By Bede’s account, those peoples originally migrated from northern Germany to the island of Britain in the 5th century at the invitation of Vortigern, a ruler of Britons, to help defend his kingdom against marauding invasions by the Picts and Scotti, who occupied what is now Scotland. Archaeological evidence suggests that the first migrants from the Germanic areas of mainland Europe included settlers from Frisia and antedated the Roman withdrawal from Britain about 410 ce. The peoples of each of the various Anglo-Saxon kingdoms spoke distinctive dialects, which evolved over time and together became known as Old English. Anglo-Saxons: a brief history.

Publication date: 13th January 2011 King Arthur as one of the Nine Worthies, detail from the 'Christian Heroes Tapestry' This period is traditionally known as the Dark Ages, mainly because written sources for the early years of Saxon invasion are scarce. It is a time of war, of the breaking up of Roman Britannia into several separate kingdoms, of religious conversion and, after the 790s, of continual battles against a new set of invaders: the Vikings. Climate change had an influence on the movement of these new invaders to Britain: in the centuries after 400 AD Europe's average temperature was 1°C warmer than we have today, and in Britain grapes could be grown as far north as Tyneside. Warmer summers meant better crops and a rise in population in the countries of northern Europe. At the same time melting polar ice caused more flooding in low areas, particularly in what is now Denmark, Holland and Belgium.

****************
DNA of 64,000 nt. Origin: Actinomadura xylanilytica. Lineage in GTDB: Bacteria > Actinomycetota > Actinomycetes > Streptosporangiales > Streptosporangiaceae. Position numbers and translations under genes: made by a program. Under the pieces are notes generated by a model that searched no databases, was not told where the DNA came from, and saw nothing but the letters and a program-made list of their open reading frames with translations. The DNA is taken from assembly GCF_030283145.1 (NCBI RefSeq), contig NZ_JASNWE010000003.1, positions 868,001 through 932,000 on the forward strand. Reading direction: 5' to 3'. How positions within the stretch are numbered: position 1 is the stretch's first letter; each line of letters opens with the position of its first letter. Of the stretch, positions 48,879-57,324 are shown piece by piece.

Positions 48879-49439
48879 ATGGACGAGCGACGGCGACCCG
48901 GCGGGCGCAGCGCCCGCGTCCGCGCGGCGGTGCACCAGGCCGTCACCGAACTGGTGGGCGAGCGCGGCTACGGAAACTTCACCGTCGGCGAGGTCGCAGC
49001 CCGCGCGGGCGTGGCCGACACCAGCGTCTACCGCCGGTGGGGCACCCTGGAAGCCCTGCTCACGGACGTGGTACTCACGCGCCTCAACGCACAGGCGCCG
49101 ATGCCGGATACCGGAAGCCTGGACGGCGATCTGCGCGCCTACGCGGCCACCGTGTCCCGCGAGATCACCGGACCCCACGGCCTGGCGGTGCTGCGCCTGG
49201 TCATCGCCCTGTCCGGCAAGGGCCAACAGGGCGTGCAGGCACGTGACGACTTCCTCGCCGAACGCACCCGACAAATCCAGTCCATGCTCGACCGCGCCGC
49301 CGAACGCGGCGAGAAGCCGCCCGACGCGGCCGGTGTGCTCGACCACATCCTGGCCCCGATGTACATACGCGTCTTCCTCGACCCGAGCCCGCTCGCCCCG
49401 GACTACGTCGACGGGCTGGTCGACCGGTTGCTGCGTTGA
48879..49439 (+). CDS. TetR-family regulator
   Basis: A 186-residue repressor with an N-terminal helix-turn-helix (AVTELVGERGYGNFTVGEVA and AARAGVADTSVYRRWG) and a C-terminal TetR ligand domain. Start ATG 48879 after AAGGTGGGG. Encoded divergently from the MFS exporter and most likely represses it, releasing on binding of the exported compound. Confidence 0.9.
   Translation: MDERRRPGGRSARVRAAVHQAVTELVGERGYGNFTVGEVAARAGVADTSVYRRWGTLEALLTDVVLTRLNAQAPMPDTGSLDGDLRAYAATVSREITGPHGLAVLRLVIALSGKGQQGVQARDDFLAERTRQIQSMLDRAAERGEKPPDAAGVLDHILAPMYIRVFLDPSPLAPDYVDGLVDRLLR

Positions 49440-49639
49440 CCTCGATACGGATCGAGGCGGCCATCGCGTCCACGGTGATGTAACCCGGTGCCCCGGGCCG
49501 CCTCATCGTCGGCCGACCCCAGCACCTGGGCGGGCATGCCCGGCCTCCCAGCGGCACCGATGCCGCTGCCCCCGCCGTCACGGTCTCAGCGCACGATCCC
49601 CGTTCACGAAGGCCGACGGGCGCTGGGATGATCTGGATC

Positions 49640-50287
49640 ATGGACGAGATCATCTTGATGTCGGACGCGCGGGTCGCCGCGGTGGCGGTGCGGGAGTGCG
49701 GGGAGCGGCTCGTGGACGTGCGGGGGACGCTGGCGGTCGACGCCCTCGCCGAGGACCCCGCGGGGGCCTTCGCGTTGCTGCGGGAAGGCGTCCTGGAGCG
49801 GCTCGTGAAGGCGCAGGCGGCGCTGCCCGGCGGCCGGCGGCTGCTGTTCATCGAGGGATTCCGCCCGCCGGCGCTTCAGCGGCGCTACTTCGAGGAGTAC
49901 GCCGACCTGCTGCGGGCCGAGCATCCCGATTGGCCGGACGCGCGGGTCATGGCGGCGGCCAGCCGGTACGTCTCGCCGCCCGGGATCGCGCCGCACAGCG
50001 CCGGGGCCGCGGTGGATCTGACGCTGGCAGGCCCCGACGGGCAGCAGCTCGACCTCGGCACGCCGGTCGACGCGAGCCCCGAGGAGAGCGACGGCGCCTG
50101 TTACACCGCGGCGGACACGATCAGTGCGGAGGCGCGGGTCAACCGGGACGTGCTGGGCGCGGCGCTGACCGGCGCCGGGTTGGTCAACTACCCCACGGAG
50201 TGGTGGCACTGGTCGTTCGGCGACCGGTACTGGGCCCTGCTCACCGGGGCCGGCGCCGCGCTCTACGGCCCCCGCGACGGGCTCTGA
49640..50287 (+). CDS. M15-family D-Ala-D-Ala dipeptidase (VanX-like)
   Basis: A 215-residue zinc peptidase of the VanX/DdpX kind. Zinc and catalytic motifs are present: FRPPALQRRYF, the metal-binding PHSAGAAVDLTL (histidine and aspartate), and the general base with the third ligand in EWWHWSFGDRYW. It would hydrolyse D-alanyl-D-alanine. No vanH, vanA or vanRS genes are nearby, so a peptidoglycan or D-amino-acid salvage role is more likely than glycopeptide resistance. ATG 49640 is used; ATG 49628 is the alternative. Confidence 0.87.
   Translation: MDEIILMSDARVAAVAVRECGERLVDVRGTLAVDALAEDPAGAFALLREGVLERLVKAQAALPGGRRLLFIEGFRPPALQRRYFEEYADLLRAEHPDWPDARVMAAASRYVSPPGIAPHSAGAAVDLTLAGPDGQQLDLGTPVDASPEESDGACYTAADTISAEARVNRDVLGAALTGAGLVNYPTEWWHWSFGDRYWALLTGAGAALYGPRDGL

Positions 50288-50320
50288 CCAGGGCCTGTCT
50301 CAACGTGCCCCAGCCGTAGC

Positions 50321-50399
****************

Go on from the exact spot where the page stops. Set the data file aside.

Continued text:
A short history of the Anglo-Saxons in Britain Anglo-Saxon kingdoms 1. 2. 3. 4. 5. 6. History - Ancient History in depth: The Anglo-Saxons. Anglo Saxon. OUR FIRST SPEECH. Our first recorded speech begins with the songs of Widsith and Deor, which the Anglo-Saxons may have brought with them when they first conquered Britain. In Old English, few books were written; most of those were written in Latin, for religious purposes.

Most of those that got written have disappeared. Four books of Old English poetry exist today. At first glance these songs in their native dress look strange as a foreign tongue; but when we examine them carefully we find many words that have been familiar since childhood. It is this old vigorous Anglo-Saxon language which forms the basis of our modern English. Hitherto the poetry, though written in English language is not strictly part of the literature of England.

All the poetry is earnest and somber, and pervaded by fatalism and religious feelings. 1. love of freedom 2. responsiveness to nature, especially in her sterner moods; 3. strong religious conviction, and a belief in Wyrd, or Fate; Northumbrian Literature.